The area is rich in natural forests, rock barrens, wetlands and lakes, and home to a diverse community of wildlife including species-at-risk such as Blanding’s Turtle and Whip-poor-will. “Wildlife needs to be able to move safely across the landscape in order to thrive, and so it’s critical not only to protect these habitats, but also to maintain their connectivity,” Hunt said.

She added that climate change adaptation also relies on nature-based solutions such as protecting forests, wetlands, large natural areas and natural corridors. She said it helps to build the resilience that is an important part of Canada’s climate plan.

“Natural solutions can help to mitigate impacts like flooding and drought, conserve biodiversity, protect ecosystem services, connect landscapes and capture and store carbon. Canada has committed to protecting 30 per cent of our landscape by 2030. In Ontario, only 10.7 per cent of our landscape is currently protected.”

HHLT and partners such as Ontario Nature have been working to study and document the ecological values of the corridor. This has included the evaluation of 3,300 ha of wetland, mapping and classifying wetlands in the townships of Snowdon, Lutterworth and Glamorgan, modeling wildlife movement between the provincial parks, and building a database of species-at-risk observations.

Much of the land within the corridor is unceded Crown land that is in need of greater protection, but private landowners have an important role to play through good stewardship of their own land, Hunt said.

The MFTIP program reduces property tax rates in exchange for managing private, forested land with the environment in mind. This can include sustainable harvesting, or managing for wildlife or recreation, or a combination of land uses.

HHLT can offer up to five management plans to eligible landowners. “If you are contacted by HHLT, be sure to respond quickly if interested,” Hunt said.

For more information contact Hunt at chair@haliburtonlandtrust.ca or Christel Furniss, office administrator at admin@ haliburtonlandtrust.ca or 705-457-3700.

Algonquin Outfitters paddles to new milestone

In 1961, 40 cedar canoes arrived at Algonquin Highlands’ Oxtongue Lake.

Shipped all the way from New Brunswick, they kickstarted Bill Swift Sr and forester Dave Wainman’s first Algonquin Outfitters location on the edge of Algonquin Park.

Now, 60 years later, the outdoor company has 12 locations spread out over Haliburton and Muskoka, serving backwoods campers, wakeboarders, cyclists, paddlers, climbers and just about anyone who enjoys the outdoors.

Rich, Bill’s son, and his partner Sue run the company now. Swift said the store still honours his dad’s original vision.

“I think my dad would be proud to see us maintain our traditional roots in what we offer,” Swift said.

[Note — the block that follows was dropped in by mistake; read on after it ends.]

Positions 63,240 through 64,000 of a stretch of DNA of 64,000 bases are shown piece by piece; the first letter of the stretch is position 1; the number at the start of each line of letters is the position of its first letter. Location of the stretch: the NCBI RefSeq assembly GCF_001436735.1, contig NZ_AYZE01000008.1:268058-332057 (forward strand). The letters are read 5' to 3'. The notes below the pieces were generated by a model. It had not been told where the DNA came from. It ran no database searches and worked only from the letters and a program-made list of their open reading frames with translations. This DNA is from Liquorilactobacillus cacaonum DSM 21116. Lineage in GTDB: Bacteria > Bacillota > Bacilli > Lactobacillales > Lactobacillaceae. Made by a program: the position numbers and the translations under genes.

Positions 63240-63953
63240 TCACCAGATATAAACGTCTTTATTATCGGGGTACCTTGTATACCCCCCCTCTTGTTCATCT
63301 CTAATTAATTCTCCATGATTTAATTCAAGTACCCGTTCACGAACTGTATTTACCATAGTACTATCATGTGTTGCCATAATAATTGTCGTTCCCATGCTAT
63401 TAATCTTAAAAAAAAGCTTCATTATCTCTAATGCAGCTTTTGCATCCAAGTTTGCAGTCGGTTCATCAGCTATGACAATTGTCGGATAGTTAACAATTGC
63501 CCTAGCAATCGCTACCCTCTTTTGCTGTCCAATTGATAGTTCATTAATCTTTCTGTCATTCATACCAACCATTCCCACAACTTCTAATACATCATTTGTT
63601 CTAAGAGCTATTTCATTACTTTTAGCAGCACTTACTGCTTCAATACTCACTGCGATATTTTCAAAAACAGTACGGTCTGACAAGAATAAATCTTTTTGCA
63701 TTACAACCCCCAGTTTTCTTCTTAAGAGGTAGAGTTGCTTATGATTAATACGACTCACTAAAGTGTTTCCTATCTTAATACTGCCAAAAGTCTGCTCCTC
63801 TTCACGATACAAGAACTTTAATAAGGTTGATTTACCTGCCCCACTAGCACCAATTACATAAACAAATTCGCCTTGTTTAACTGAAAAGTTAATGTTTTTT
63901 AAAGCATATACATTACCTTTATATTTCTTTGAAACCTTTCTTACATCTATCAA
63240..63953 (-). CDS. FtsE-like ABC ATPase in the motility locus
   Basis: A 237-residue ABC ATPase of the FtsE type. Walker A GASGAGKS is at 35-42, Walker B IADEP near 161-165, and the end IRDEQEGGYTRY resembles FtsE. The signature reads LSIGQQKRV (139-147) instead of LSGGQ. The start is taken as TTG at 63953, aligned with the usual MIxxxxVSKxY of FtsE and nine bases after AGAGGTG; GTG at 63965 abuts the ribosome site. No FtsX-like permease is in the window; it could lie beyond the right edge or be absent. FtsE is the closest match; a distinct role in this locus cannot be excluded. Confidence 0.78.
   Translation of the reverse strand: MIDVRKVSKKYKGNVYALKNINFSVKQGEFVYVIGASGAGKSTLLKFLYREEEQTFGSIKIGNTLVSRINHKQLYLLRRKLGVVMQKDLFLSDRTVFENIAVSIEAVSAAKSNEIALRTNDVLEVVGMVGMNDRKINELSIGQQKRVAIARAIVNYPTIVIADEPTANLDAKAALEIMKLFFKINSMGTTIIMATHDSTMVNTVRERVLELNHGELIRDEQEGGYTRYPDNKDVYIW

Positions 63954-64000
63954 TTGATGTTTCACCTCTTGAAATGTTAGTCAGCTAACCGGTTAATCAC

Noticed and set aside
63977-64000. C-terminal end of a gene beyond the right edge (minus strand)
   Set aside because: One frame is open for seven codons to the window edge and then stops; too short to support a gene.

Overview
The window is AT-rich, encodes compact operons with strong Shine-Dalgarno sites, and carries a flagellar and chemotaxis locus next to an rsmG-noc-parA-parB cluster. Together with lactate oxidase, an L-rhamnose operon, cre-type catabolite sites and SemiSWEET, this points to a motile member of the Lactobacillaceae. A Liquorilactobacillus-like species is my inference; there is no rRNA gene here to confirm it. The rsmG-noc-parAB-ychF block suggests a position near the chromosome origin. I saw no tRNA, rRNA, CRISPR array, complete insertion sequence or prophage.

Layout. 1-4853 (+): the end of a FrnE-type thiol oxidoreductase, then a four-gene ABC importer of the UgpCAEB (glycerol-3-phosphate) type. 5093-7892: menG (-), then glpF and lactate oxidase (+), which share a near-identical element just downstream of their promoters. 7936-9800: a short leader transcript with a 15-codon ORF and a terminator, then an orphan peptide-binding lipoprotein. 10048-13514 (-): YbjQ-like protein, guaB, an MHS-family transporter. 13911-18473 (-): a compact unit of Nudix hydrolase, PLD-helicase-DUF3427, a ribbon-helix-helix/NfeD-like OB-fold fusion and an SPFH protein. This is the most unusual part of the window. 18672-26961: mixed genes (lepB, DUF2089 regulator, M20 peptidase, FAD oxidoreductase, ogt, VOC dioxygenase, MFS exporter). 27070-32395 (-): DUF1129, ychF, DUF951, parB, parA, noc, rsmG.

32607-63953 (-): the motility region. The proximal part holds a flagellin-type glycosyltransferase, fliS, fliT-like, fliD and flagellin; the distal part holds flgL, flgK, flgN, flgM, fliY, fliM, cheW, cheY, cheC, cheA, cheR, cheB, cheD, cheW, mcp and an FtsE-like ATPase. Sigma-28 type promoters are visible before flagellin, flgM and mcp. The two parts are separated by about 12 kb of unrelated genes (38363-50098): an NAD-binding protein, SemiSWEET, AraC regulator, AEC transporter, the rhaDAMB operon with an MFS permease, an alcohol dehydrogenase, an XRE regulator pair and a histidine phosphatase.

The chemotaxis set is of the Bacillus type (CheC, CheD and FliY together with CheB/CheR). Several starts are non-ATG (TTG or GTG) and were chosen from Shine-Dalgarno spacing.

“We do it right, we do it properly, with respect to nature. And we try and teach that to customers who are coming up,” said Swift.

They don’t only do that through conversations at the cash register. Algonquin Outfitters has a storied history of overnight canoe trips, a paddling school at the Gull River or even at their cafe and grill nestled in Algonquin Park.

That expansion started in 1980, largely prompted by Rich Swift and his brother Bill Swift Jr.

Now, Bill Jr. runs Swift Canoe and Kayak, which produces high-quality Canadianmade boats.

Throughout the store’s 60-year, multigeneration history, many have worked at the company for decades.

“It’s family,” said Randy Mitson, marketing director.

“We see that a lot, we see people who are with the company for 10 years and then they get the bug to go do something else, and they’re like ‘I miss the family’.”

Mitson himself left the company but quickly came back, working his way up the ranks. Now, he oversees marketing the company to an ever-expanding range of customers eager to explore Ontario in new ways.

“I always say we’re ambassadors to people’s leisure time,” Mitson said. “And that leisure time is getting shorter and shorter and shorter.”

Each store offers something slightly different, ensuring each branch has a different “flavour.”

“People tend to gravitate towards stores that they find serve them,” he said. If for example, you’re an avid paddler, AO Boatwerks could be the place to go while mountain bikers might voyage to Huntsville for an expanded selection. Though, adds Mitson, the Haliburton store services bikes.

Along the way, Algonquin Outfitters has developed a special relationship with artists through its yearly paddle contest. In 2019, 182 paddles were auctioned off, raising $32,575 for local charities. This year artist Jerry Lantaigne painted seven canoes for the auction as well, in celebration of the Group of Seven’s 100th anniversary. This year’s paddles will be auctioned off online from Sept. 13-27.

Mitson also said the store wants to showcase its history and future. They’re hosting a quiz on the store’s history (spoiler alert: all the answers are on their website), with the winner getting $1,000 to spend at the store.

Haliburton store expanded